by Ian Lawton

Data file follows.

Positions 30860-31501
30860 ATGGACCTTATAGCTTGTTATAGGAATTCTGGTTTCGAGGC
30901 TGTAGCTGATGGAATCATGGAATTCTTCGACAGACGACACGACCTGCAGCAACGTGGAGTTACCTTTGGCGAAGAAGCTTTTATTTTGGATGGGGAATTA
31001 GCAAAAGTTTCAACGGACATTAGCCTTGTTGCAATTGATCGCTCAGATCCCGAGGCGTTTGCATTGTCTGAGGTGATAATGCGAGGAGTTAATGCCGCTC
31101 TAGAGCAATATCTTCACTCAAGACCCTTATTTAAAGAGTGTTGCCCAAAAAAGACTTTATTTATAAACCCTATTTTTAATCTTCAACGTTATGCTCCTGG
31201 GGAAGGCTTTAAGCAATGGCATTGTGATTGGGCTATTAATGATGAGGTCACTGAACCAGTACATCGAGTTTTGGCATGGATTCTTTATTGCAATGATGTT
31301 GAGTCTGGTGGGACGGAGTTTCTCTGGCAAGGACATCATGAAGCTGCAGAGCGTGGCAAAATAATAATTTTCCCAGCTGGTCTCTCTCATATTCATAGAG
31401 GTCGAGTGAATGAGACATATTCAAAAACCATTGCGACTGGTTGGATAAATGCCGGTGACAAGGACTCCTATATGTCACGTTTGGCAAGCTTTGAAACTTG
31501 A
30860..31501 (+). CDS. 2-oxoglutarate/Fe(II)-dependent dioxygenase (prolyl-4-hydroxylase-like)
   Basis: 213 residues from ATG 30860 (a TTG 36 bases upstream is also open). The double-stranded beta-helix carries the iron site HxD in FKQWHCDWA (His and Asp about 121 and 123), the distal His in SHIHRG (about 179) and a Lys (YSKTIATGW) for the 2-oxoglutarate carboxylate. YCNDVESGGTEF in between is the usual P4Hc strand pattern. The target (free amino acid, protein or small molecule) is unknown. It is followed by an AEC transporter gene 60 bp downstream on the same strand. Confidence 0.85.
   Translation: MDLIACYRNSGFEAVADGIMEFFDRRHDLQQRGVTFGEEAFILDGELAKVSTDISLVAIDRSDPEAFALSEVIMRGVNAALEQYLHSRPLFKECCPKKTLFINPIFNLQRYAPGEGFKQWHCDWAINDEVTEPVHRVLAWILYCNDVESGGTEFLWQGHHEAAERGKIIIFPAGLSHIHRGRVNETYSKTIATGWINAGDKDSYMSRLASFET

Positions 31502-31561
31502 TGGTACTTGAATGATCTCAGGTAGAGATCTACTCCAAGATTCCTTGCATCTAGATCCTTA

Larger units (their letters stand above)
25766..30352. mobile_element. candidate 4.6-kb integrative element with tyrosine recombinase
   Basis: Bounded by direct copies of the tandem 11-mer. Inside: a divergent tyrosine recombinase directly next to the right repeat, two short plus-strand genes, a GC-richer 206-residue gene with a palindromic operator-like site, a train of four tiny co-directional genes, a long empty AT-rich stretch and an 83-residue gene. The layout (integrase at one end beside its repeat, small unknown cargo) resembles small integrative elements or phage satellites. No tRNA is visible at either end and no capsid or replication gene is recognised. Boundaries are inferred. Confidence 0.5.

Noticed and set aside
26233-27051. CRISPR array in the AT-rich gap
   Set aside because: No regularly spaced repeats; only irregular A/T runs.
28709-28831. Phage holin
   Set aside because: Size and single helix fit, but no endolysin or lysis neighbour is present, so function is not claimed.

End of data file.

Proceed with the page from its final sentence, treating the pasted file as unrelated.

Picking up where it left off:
One of the most celebrated cases of supposedly verifiable, past-life recall involved the Welsh hypnotherapist Arnall Bloxham, about whose work Jeffrey Iverson produced a BBC documentary and book in the seventies. His most responsive subject was given the pseudonym Jane Evans, and three of her supposed past lives are of particular interest. The one most commonly referred to is that of Rebecca, a persecuted Jewess in twelfth-century York, but in fact it has important weaknesses that are usually overlooked. Worse, it is rarely reported that her regression to the life of a Roman woman called Livonia in third-century Britain has been conclusively proved to stem from a historical novel. That would be the end of the matter were it not for a third life, that of Alison, a servant to the medieval French entrepreneur Jacques Coeur. Similar attempts to suggest a fictional source for this life can be shown to be entirely inadequate. Indeed it seems close to impossible that some of its obscure but eventually verified details could have been contained in any “normal” source to which Jane could have been exposed, however briefly. It would therefore appear that, overall, Jane’s is a fascinating and mixed case that should hold some interest for “believers” and “skeptics” alike.